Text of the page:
One of the hardest challenges faced by coordinators is getting staff (and pupil) buy-in to new curriculum changes. Guest blogger, Sarah Brown from Wilbraham Primary School in Manchester, shares some of her experiences regarding implementing the new computing curriculum which will hopefully give you some ideas to use in your approach.
I work in a large inner-city school in Manchester with 3 classes per year group, from Nursery to Year 6. I was given the challenging task of ensuring the new computing curriculum was implemented and taught to a high standard by 24 teachers with varying knowledge, confidence and enjoyment of the subject.
ON YOUR MARKS! – Identify Initial Barriers to Success
FEAR! Fear of breaking the computer; fear of explaining it incorrectly and fear of the children knowing more!
Confusing vocabulary – algorithms, debugging, and computational thinking for starters!
Lack of knowledge (colleagues and myself!) in areas other than Word, PowerPoint and using the Internet.
GET SET! - Behind the Scenes
Before I started to train my colleagues, I had to ensure there was a firm foundation to build on.
I ensured we had a clear planning framework in place that I was confident would cover all the National Curriculum objectives. I opted for Rising Stars Switched on Computing as we have previously used their ICT framework and it was a familiar format.
I looked through the planning and ensured that the technician installed all the necessary software that would be needed for each year group. I also made sure that all the other resources and equipment (programmable robots (BeeBots, ProBots), cameras, mp3 recorders etc) were in full working condition and that there were enough for a full class lesson.
I looked at the gaps in my own understanding and confidence and worked on these. I went to ICT conferences and played with Raspberry Pi’s, I went on training for Scratch, I started to help out at a local CoderDojo, I joined Computing At School and attended local hubs.
I created a staff audit on Google Forms that asked colleagues to rate their understanding and confidence for each NC objective for their own Key Stage. I used the results of this to identify the gaps in each key stage (all were in programming, as expected!).
From the audit results I set myself an end goal for the year, a clear and simple target that would keep me focused – to improve the confidence of teachers with the new Computing curriculum with a focus on programming.
GO! – Start the Training
After I was happy that everything was in place, I planned and delivered 2 staff meetings: one to EYFS and KS1 and the other to KS2. The differentiated staff meetings ensured that my message was focused and relevant to the teachers in attendance. I hate staff meetings where you leave feeling like you’ve wasted an hour of your time! Everything I covered in the staff meetings covered an identified ‘gap’ from the audits.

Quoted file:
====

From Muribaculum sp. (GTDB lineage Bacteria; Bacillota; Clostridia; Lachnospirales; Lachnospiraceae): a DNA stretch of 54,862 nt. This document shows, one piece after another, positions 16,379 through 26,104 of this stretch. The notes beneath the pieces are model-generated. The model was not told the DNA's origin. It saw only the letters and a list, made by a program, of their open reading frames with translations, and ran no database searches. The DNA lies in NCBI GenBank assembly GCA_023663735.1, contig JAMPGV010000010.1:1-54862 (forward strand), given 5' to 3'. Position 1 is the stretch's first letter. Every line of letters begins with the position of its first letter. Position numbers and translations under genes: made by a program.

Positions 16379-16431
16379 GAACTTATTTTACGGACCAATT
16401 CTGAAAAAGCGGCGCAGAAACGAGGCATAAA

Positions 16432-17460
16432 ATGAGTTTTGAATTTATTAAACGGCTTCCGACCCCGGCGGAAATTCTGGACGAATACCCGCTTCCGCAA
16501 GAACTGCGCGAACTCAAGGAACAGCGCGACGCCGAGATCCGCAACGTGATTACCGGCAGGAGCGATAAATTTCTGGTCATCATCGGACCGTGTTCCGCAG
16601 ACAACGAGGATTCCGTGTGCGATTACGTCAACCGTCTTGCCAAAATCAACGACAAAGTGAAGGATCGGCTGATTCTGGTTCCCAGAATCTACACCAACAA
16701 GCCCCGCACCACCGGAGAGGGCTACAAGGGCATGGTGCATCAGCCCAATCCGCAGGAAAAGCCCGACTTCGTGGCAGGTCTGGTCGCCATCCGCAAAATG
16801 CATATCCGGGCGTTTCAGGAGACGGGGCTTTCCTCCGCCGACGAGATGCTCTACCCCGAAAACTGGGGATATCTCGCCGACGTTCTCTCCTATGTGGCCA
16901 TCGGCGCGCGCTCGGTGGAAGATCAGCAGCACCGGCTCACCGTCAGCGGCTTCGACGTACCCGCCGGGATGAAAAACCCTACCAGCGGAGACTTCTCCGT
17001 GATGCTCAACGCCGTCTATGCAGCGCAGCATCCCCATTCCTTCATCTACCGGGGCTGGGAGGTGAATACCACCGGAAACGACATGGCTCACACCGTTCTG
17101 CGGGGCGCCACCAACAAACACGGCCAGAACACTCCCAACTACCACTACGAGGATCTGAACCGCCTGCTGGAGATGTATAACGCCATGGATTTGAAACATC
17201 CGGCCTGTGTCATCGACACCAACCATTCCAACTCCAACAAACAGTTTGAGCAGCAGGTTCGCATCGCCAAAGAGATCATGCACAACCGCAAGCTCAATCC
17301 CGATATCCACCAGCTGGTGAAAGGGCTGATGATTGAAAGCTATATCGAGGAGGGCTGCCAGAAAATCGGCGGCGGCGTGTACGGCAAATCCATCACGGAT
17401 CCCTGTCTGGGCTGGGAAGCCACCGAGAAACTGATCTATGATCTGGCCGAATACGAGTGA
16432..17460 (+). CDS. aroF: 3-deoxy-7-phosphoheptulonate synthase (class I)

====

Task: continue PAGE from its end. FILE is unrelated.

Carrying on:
The meeting went as follows
Looking through an ‘easy speak’ version of the new curriculum that I made
Brought attention to the new vocabulary and handed out a glossary sheet (I found on the Computing At School website – p27 of this PDF)
Allowed time to ‘play’ with the resources available in school: Beebots and the mats that can be used with them, Probots, a range of programming challenging cards, laptops with Scratch, some Code Club projects, and iPads with a range of coding apps on. During this time, I moved between groups talking about what they were doing and used the new vocabulary to explain the link between the task and the new objectives (writing an algorithm, debugging it when they found a problem etc). I also made it clear which objectives they were ‘ticking off’ with the activity to try and increase their confidence in the subject.
After the staff meetings, which were held in February, I had a term and a half to implement an intense training programme where I worked 1:1 with every teacher.
I was able to work with 2 teachers a week and I offered them an hour each – they could choose what training they wanted. They chose either watching me teach their class a programming lesson or team planning and teaching a programming lesson. This training method enabled the teachers to take control of their own professional development and it ensured that the training they received was relevant to their situation. The 1:1 training created time and space for in-depth conversations and the teachers were more honest and open about worries. An additional outcome was that I gained a real insight into the computing planning across the whole school and I saw a real enthusiasm from children in every class.
My recommendations for ‘in-school’ training:
1. You are the best person to deliver training because you can make it relevant for your colleagues and your school
2. Keep the message clear and focused
3. Ensure that the ‘behind the scenes’ work has been completed before you start any training
4. Let your colleagues decide on the training they need – whether 1:1 or from audit results
5. Allow colleagues time to ‘play’ with the resources and software available in school
Sarah Brown, Wilbraham Primary School, Manchester
, Computing and ICT
, Switched on Computing